Students’ Entrepreneurship Experience

Alison Kuznitz
EE Senior Opinions Editor

On the very first day of school, Mr. Manuel told his students enrolled in the Entrepreneurship elective that at the end of the semester, they would be walking away with a check from the class.

All the way back in September, it sounded too good to be true that students could actually get paid by taking a class. Yet, Mr. Manuel’s words are finally becoming a reality after months of learning about famous entrepreneurs, market research, and more. Since last week, the two Entrepreneurship classes have certainly been busy with the launch of their new products on sale.

“Entrepreneurship is basically a class that’s aligned with the Junior Achievement philosophy where the class itself creates a business,” says Mrs. Owen, department chair of the business department. “They start a business, they determine a product that they want to sell for that business, they all invest in the corporation, and…[they are] basically understanding what it takes to run a business. And at the end…[they] close out the business [and] the students earn a benefit from the profits.”

Although the final project in which the classes take on the role of a corporation is by far the highlight of the course, Entrepreneurship offers an extensive curriculum, which is designed to expose students to all of the involved aspects of business as well. For instance, a portion of the first quarter was devoted to exploring characteristics of entrepreneurs, and identifying which qualities are crucial to running a successful business. Others topics such as goal-setting, family businesses, franchises, methods to prevent business failure, and writing a business plan were also discussed in detail.

This diverse curriculum has gradually evolved over the past eight years since Mr. Manuel took over the class. Besides rewriting major components of the curriculum and updating facts to increase relevancy, Mr. Manuel also significantly altered the demand for the class. Currently, Mrs. Owen estimates six sections could potentially run per year as opposed to the current four sections.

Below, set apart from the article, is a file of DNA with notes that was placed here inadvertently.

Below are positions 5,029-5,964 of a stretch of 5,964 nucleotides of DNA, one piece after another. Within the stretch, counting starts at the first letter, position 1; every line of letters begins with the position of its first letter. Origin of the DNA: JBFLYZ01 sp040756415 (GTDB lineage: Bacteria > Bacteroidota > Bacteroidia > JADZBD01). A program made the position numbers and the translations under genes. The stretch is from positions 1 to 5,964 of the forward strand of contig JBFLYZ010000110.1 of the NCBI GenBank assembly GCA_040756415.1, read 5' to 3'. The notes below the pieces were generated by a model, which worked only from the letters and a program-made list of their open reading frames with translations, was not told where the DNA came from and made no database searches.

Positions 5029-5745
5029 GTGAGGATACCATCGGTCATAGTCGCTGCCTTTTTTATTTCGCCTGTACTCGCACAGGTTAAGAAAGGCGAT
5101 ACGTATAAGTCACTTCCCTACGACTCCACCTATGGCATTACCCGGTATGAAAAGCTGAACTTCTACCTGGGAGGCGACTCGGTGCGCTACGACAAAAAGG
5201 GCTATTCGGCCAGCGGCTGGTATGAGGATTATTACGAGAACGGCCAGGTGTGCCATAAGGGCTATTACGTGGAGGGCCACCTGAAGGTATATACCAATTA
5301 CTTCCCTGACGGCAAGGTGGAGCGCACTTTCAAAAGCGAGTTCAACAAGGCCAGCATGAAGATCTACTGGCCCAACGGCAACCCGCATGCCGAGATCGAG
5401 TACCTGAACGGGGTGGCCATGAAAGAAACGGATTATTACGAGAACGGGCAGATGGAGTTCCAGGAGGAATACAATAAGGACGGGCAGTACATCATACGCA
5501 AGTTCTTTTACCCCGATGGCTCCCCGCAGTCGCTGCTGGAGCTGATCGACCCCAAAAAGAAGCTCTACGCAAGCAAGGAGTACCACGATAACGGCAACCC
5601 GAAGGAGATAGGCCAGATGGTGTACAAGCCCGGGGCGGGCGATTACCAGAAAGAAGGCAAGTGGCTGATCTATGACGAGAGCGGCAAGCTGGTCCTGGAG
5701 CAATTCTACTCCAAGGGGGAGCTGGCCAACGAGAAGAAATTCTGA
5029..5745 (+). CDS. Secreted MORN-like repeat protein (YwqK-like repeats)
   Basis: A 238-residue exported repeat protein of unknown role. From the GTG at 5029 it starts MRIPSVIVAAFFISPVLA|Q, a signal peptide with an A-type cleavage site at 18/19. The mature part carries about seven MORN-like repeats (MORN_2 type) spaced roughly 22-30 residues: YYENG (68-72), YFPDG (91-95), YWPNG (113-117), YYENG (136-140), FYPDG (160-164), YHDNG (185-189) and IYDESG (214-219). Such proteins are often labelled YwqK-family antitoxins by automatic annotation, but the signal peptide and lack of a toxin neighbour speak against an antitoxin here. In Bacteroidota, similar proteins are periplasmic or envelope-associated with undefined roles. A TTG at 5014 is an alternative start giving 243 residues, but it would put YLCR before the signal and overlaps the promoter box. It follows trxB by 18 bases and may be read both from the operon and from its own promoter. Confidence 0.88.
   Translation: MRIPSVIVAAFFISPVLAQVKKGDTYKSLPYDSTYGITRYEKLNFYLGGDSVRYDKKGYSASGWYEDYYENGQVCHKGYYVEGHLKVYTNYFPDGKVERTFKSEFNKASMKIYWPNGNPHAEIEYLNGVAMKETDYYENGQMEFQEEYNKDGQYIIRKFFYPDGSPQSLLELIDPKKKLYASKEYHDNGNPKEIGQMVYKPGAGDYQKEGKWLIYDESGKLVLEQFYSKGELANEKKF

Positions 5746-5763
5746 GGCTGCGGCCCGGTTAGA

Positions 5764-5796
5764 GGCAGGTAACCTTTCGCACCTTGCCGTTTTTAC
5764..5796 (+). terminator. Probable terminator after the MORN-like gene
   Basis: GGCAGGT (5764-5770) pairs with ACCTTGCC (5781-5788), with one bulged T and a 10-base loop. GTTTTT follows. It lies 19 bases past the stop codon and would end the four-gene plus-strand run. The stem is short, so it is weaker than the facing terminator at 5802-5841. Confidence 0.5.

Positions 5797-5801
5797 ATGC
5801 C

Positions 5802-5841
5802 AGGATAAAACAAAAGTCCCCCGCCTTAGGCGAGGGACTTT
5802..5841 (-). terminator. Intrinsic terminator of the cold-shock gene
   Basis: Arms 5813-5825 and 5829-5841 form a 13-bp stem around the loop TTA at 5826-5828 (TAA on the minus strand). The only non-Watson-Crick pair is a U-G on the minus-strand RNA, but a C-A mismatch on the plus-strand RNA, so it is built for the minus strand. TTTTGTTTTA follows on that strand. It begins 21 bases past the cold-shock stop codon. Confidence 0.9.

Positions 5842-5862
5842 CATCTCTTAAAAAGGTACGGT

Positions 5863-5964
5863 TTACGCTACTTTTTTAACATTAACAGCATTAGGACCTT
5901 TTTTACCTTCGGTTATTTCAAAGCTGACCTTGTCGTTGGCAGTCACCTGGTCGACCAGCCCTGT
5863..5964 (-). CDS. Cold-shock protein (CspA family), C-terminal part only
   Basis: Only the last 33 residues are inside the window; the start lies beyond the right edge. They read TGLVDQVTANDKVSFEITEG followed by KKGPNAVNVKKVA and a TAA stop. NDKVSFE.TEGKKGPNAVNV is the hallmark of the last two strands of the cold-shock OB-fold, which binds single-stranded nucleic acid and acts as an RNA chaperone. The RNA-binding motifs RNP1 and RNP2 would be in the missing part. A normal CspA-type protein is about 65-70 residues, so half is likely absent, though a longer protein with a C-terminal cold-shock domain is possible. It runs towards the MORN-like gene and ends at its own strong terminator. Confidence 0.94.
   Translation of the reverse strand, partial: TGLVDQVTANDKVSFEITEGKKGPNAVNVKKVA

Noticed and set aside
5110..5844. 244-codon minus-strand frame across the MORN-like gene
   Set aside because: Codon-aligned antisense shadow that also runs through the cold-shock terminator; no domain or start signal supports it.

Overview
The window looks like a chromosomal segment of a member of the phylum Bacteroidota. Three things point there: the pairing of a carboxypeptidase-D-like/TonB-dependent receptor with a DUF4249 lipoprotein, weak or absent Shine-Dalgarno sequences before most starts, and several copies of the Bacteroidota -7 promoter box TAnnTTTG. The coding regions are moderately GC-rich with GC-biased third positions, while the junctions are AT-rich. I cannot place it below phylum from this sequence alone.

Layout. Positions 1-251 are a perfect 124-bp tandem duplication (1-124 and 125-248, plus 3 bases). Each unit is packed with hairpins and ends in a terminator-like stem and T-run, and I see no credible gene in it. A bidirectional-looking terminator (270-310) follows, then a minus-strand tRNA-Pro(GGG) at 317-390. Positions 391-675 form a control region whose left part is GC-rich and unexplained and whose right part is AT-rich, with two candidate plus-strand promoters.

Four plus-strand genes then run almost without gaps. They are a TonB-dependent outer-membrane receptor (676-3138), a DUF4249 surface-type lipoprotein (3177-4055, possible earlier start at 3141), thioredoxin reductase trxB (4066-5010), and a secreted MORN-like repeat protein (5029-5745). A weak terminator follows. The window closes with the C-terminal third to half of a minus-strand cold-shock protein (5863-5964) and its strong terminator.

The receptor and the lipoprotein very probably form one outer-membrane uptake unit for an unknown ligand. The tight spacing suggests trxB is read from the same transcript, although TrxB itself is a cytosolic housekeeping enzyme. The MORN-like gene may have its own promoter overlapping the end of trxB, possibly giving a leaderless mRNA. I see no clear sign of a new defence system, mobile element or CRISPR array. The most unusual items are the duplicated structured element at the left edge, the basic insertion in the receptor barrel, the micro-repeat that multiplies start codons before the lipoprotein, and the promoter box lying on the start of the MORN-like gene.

Once students complete the Entrepreneurship course, Mr. Manuel hopes his students will take away specific concepts and utilize them in their future wherever business is a factor.

“I hope they understand the value of a dollar,” stated Mr. Manuel. “I hope they understand what it takes to be successful within business. It’s my goal of each individual student just to have them have a better understanding of the business process and how to maximize profits and successes.”
Considering this much anticipated business venture is in full swing currently, there are several important factors to note. First of all, each class is completely separate in regards to the product, investments, business plan, advertisements, policies, and promotions. Each class has a leadership team comprised of five elected individuals with specific job descriptions.
This year, Period 3 Entrepreneurship decided to sell T-shirts, while Period 7 opted for wristbands. Both companies aim to unify as a class and maximize on the strengths of each individual. This will not only spread the most awareness of their product and allow for high sales, but also lead to an increased school spirit throughout THS.